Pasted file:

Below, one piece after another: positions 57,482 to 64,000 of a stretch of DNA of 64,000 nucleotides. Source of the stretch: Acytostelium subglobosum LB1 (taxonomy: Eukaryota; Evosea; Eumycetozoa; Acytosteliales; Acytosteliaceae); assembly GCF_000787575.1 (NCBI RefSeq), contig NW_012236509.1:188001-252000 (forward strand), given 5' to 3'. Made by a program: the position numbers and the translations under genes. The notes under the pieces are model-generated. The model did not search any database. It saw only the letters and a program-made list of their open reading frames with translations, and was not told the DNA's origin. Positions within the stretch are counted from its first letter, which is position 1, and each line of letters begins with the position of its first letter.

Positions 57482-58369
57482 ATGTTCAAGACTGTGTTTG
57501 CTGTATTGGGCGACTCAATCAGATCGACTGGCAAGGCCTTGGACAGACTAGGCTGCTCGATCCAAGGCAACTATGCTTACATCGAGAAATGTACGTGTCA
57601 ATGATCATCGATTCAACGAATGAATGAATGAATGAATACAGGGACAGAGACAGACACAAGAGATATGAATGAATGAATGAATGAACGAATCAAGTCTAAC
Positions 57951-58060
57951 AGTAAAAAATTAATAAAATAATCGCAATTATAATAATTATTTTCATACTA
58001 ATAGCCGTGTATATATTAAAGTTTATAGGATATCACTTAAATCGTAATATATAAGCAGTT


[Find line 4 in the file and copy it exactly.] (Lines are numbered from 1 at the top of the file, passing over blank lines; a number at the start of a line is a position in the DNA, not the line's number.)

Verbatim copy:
57501 CTGTATTGGGCGACTCAATCAGATCGACTGGCAAGGCCTTGGACAGACTAGGCTGCTCGATCCAAGGCAACTATGCTTACATCGAGAAATGTACGTGTCA